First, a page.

September 22, 2019  |  

Early transmissible ampicillin resistance in zoonotic Salmonella enterica serotype Typhimurium in the late 1950s: a retrospective, whole-genome sequencing study.

Authors: Tran-Dien, Alicia and Le Hello, Simon and Bouchier, Christiane and Weill, François-Xavier

Ampicillin, the first semi-synthetic penicillin active against Enterobacteriaceae, was released onto the market in 1961. The first outbreaks of disease caused by ampicillin-resistant strains of Salmonella enterica serotype Typhimurium were identified in the UK in 1962 and 1964. We aimed to date the emergence of this resistance in historical isolates of S enterica serotype Typhimurium.In this retrospective, whole-genome sequencing study, we analysed 288 S enterica serotype Typhimurium isolates collected between 1911 and 1969 from 31 countries on four continents and from various sources including human beings, animals, feed, and food. All isolates were tested for antimicrobial drug susceptibility with the disc diffusion method, and isolates shown to be resistant to ampicillin underwent resistance-transfer experiments. To provide insights into population structure and mechanisms of ampicillin resistance, we did whole-genome sequencing on a subset of 225 isolates, selected to maximise source, spatiotemporal, and genetic diversity.11 (4%) of 288 isolates were resistant to ampicillin because of acquisition of various ß lactamase genes, including blaTEM-1, carried by various plasmids, including the virulence plasmid of S enterica serotype Typhimurium. These 11 isolates were from three phylogenomic groups. One isolate producing TEM-1 ß lactamase was isolated in France in 1959 and two isolates producing TEM-1 ß lactamase were isolated in Tunisia in 1960, before ampicillin went on sale. The vectors for ampicillin resistance were different from those reported in the strains responsible for the outbreaks in the UK in the 1960s.The association between antibiotic use and selection of resistance determinants is not as direct as often presumed. Our results suggest that the non-clinical use of narrow-spectrum penicillins (eg, benzylpenicillin) might have favoured the diffusion of plasmids carrying the blaTEM-1gene in S enterica serotype Typhimurium in the late 1950s.Institut Pasteur, Santé publique France, the French Government's Investissement d'Avenir programme, the Fondation Le Roch-Les Mousquetaires. Copyright © 2018 Elsevier Ltd. All rights reserved.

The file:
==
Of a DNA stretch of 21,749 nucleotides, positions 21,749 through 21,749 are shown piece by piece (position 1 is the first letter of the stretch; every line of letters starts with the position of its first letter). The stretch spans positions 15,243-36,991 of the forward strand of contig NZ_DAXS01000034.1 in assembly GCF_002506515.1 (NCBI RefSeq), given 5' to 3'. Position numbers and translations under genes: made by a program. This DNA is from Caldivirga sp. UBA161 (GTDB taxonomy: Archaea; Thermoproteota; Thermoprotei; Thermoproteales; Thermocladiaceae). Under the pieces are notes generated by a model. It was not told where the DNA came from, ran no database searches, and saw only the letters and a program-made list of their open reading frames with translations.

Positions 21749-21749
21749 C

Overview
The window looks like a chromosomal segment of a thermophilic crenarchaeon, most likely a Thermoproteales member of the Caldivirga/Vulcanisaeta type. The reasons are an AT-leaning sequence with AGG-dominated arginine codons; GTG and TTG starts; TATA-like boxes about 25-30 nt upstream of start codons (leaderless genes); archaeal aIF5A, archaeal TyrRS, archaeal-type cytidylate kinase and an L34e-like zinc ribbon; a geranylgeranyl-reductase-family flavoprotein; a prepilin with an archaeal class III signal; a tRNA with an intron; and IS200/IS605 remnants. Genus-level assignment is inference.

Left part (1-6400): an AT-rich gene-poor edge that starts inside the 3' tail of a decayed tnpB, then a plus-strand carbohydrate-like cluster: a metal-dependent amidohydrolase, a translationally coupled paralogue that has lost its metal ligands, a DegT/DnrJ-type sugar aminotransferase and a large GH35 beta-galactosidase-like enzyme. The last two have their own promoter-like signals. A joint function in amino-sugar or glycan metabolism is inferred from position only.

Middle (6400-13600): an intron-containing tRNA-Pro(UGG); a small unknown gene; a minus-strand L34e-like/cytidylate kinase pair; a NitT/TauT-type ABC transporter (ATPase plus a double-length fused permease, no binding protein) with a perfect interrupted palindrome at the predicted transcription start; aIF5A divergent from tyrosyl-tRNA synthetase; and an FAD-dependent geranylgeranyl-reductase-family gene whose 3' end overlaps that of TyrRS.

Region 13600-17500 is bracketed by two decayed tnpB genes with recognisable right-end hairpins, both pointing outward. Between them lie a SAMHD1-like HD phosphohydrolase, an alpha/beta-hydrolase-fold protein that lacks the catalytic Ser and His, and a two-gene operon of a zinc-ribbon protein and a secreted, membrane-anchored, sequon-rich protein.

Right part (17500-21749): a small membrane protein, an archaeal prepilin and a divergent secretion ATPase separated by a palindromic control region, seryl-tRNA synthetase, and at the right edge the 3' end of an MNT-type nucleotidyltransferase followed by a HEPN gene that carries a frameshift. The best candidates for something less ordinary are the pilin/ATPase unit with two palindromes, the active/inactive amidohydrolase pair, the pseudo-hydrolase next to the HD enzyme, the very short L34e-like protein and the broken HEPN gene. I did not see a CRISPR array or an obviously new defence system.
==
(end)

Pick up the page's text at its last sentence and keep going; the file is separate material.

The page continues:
Journal: The Lancet. Infectious diseases
DOI: 10.1016/S1473-3099(17)30705-3
Year: 2018

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